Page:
RESEARCH
August 23, 2010

Covering makes for self-dusting solar cells

Periodically jolt the top of a solar cell and you have a solar cell that cleans itself.

Carefully tuned pulses of electricity produce traveling waves on the top electrodes of solar cells. These waves can push 90% of dust particles off the edges of the cells.

A dust layer of 4 grams per square meter reduces a solar cell's conversion efficiency by 40%, according to the researchers who developed the system. Solar cells collect about 17 grams per square meter over the course of a month in Arizona, according to the researchers.

The technology could lower maintenance costs and keep solar cells running at close to peak efficiency, especially for large solar farms in desert environments.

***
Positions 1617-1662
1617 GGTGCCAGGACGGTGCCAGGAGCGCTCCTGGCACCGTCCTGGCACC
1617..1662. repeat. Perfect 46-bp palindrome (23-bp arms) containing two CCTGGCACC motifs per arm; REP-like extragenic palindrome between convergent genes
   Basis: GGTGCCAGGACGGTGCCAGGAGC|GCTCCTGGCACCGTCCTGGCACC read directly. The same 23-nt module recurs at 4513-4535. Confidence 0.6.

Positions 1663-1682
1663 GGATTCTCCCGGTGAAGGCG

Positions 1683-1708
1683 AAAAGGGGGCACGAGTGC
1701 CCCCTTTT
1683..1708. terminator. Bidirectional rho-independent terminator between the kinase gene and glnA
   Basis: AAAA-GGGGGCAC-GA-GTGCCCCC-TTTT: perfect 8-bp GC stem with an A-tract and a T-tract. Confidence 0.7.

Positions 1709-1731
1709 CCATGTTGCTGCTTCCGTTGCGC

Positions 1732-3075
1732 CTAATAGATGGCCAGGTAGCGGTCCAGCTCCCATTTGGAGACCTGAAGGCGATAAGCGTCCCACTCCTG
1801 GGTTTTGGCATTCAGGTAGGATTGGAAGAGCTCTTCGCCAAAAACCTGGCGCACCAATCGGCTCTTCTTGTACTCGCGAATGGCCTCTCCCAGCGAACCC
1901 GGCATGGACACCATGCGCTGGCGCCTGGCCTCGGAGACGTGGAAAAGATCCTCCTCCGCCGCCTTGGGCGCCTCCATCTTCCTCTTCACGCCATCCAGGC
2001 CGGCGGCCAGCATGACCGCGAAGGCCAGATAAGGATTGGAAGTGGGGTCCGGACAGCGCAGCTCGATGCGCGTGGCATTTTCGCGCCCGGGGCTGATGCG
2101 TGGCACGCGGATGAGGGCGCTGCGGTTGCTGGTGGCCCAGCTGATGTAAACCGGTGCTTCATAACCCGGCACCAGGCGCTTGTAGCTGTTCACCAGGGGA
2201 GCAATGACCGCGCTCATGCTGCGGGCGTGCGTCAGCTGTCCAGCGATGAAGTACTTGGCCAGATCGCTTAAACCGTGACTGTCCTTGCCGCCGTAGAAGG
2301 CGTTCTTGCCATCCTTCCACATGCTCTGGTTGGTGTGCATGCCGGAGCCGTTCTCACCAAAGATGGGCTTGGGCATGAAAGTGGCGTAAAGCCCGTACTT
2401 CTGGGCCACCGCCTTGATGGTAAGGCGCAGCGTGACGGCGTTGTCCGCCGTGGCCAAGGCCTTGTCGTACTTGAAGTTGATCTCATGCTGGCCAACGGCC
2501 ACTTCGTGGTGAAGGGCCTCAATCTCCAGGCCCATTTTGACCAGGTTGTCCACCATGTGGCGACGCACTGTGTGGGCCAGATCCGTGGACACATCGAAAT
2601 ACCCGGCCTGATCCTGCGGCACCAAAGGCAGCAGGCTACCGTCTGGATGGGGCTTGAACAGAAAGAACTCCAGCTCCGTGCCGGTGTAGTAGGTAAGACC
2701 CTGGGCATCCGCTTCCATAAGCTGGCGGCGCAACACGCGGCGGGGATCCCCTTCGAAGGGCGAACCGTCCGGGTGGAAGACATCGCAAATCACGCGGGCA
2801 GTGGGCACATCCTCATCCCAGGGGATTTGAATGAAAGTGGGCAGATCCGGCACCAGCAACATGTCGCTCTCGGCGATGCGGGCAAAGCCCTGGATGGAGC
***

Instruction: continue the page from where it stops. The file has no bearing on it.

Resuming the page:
Research paper:
Self-cleaning photovoltaic panels with integrated transparent electrodynamic screens: Dust adhesion and removal mechanism
240th National Meeting of the American Chemical Society (ACS), August 22, 2010, Boston, Massachusetts

Researchers' contact:
Malay Mazumder

Related stories and briefs:
Bugs inspire better solar cell coatings -- related research

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